J&K: How the political mainstream is playing with competitive separatism

Varad Sharma
Varad SharmaSep 11, 2018 | 15:17

J&K: How the political mainstream is playing with competitive separatism

Regional parties boycotting polls is obstructing democracy at the grassroots level.

On September 8, former Jammu and Kashmir (J&K) chief minister and National Conference (NC) chief, Dr Farooq Abdullah, threatened to “boycott” Parliamentary and Assembly elections if the Government of India did not make clear its stand on Article 35A and Article 370.

One of the senior-most political leaders of the state, Farooq Abdullah, has resorted to threatening the Centre.
One of the senior-most political leaders, Farooq Abdullah, has started threatening the Centre with poll boycotts. (Photo: PTI/file)

While Article 35A of the Indian Constitution allows the J&K legislature to define the “permanent residents” of the state and provide them special rights and privileges, Article 370 grants special autonomous status to J&K.


Dr Abdullah was addressing party workers on the occasion of the 36th death anniversary of NC founder and his father, Sheikh Mohammad Abdullah, when he made the comments.

This comes after the NC, on September 5, announced it was not willing to participate in the upcoming multi-phase panchayat and urban local bodies (ULBs) elections, announced by the new J&K Governor, Satya Pal Malik.

The decision to hold elections to urban local bodies and panchayats was taken by Governor Satya Pal Malik on September 1.
The decision to hold elections to urban local bodies and panchayats was taken by Governor Satya Pal Malik on August 31. (Photo: ANI/file).

ULB polls are to be held in four phases, from October 1 to October 5, while panchayat polls would be conducted in eight phases, from November 8 to December 4.

Article 35A has become a major point of confrontation between Srinagar and New Delhi.

On August 31, the Supreme Court of India deferred the hearing of petitions challenging it to the second week of January 2019, after both the Centre and the state governments argued that it could trigger a law and order problem in Jammu and Kashmir ahead of the planned local body polls.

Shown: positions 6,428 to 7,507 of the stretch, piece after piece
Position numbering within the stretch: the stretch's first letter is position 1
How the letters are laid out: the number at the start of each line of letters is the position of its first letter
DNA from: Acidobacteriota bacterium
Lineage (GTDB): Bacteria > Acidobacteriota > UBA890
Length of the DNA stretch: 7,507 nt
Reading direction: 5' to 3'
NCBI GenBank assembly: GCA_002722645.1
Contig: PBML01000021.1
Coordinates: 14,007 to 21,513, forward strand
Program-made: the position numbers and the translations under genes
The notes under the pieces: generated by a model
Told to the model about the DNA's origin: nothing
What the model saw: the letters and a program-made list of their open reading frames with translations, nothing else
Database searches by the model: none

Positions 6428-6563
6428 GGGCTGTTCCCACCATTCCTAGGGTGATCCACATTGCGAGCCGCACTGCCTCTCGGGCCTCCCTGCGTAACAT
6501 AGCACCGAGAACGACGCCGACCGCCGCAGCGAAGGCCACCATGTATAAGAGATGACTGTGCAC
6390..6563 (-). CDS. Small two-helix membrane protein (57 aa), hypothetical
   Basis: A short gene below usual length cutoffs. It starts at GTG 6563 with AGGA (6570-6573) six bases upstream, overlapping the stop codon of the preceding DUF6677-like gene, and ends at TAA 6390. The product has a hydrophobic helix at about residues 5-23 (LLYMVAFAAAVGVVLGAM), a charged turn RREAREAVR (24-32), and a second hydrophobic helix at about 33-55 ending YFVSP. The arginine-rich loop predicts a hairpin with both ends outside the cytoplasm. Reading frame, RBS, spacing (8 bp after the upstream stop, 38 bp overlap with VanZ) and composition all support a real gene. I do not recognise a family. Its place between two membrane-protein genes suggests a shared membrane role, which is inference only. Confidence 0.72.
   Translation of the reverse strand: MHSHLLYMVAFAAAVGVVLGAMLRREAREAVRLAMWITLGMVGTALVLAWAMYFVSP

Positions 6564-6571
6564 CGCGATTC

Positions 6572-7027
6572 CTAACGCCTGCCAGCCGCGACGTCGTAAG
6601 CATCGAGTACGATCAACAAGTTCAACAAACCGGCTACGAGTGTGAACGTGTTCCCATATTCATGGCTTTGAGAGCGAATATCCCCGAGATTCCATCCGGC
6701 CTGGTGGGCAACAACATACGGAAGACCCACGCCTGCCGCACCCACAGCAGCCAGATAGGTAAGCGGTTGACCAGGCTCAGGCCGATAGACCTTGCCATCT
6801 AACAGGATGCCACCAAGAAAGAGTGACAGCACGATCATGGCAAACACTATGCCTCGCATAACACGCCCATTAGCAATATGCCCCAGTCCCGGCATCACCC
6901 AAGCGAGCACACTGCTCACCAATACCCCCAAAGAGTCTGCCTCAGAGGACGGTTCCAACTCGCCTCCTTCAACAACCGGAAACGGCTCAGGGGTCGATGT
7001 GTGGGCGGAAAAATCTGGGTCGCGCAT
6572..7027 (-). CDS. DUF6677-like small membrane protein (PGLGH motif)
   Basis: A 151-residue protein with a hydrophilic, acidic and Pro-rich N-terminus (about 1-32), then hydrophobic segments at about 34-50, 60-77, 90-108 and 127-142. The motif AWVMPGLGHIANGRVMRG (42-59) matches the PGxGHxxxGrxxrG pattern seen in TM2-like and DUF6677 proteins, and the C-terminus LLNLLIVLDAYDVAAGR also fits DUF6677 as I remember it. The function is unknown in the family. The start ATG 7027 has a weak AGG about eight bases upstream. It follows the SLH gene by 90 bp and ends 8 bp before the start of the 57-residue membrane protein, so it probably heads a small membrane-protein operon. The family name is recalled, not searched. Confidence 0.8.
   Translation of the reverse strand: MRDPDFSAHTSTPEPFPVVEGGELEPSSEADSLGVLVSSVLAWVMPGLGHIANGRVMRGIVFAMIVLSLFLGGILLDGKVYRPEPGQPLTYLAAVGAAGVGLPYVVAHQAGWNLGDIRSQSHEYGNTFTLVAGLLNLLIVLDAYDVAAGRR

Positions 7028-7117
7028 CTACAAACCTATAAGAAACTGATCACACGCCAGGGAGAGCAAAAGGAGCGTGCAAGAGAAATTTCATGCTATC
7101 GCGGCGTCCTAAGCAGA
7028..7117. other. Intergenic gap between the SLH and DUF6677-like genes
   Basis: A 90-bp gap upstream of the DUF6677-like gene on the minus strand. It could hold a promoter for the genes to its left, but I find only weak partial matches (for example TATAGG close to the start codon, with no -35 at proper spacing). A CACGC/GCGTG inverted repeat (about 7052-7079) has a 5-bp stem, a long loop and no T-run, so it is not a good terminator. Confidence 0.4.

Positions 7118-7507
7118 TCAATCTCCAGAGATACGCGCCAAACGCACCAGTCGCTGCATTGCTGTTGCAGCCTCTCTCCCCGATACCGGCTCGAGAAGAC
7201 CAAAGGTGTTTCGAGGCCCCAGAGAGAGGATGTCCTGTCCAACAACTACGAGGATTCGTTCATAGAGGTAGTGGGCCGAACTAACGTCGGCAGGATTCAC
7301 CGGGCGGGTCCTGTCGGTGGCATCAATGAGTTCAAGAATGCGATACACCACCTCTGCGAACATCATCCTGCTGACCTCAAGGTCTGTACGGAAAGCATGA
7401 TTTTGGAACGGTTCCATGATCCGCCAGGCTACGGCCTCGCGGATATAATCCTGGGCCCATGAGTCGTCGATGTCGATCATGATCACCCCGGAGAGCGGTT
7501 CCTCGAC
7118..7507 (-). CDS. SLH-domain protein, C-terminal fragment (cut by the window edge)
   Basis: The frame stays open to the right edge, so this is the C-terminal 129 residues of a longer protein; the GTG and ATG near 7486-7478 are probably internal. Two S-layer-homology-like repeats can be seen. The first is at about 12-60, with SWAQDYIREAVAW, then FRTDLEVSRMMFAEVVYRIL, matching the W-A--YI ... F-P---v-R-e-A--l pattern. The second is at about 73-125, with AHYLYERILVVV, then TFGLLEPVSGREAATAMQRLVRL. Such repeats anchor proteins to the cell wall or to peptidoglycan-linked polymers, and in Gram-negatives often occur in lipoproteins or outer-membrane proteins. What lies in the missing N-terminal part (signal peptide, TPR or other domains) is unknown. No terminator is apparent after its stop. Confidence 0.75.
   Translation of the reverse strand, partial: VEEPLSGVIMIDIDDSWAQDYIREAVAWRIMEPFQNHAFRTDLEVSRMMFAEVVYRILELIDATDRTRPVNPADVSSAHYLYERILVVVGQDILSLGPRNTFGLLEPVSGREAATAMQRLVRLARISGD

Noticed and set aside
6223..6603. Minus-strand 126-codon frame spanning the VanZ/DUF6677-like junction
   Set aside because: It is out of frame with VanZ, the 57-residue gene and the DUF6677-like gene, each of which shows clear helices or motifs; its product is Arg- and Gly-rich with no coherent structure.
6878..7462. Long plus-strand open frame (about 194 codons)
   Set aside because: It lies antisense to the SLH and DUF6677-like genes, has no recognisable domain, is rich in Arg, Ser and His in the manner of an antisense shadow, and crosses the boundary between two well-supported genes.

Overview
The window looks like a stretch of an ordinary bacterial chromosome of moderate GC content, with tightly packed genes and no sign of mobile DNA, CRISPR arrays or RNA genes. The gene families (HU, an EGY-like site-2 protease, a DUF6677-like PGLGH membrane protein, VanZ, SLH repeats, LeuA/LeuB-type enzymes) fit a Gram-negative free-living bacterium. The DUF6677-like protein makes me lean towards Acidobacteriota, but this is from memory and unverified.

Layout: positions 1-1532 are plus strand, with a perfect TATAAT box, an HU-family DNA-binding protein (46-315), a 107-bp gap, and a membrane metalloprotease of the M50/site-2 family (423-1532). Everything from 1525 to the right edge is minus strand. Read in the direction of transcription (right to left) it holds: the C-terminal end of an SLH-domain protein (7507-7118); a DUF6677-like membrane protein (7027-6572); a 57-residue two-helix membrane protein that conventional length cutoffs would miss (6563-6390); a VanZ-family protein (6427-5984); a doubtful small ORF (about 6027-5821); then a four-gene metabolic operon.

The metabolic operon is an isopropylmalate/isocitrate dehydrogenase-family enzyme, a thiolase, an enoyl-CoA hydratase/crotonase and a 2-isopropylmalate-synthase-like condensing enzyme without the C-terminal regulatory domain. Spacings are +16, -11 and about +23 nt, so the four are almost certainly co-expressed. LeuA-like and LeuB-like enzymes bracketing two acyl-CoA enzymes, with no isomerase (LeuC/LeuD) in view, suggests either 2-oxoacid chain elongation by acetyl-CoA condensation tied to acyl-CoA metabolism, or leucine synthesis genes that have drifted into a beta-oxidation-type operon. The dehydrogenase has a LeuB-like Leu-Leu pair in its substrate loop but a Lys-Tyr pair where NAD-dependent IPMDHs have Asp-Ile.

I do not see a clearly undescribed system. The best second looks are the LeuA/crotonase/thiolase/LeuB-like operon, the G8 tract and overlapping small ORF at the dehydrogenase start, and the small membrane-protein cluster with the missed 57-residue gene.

Whether the apex court should keep deferring the case over apprehensions of “law and order” is altogether a different debate.


Adopted on November 17, 1956, the Constitution of Jammu and Kashmir defines a “Permanent Resident” of the state as a person who was a state subject on May 14, 1954, or who has lawfully acquired immovable property in the state and has been a resident in the state for not less than ten years.

Article 35A was incorporated into the Constitution in 1954, under Article 370, through an order by then-President of India, Rajendra Prasad, on the advice of the Union Government, headed by Pandit Jawaharlal Nehru.

Speaking from Sheikh Abdullah’s graveyard at Naseem Bagh, Hazratbal, in Srinagar, Dr Abdullah on September 8 said, “On one side, you are saying elections. On the other side, you want to erode Article 35A and attack the Constitution. How can we go to the people and ask them to come out and vote? First do justice to us and clear your stand. If your plan is that (weakening of Jammu and Kashmir's special position), then our ways are separate. Then we cannot have elections with you. Not only these polls (Panchayat and ULBs), but we will also boycott the Assembly and Parliamentary elections then. Clear your stand on Article 35A and Article 370 before the nation.”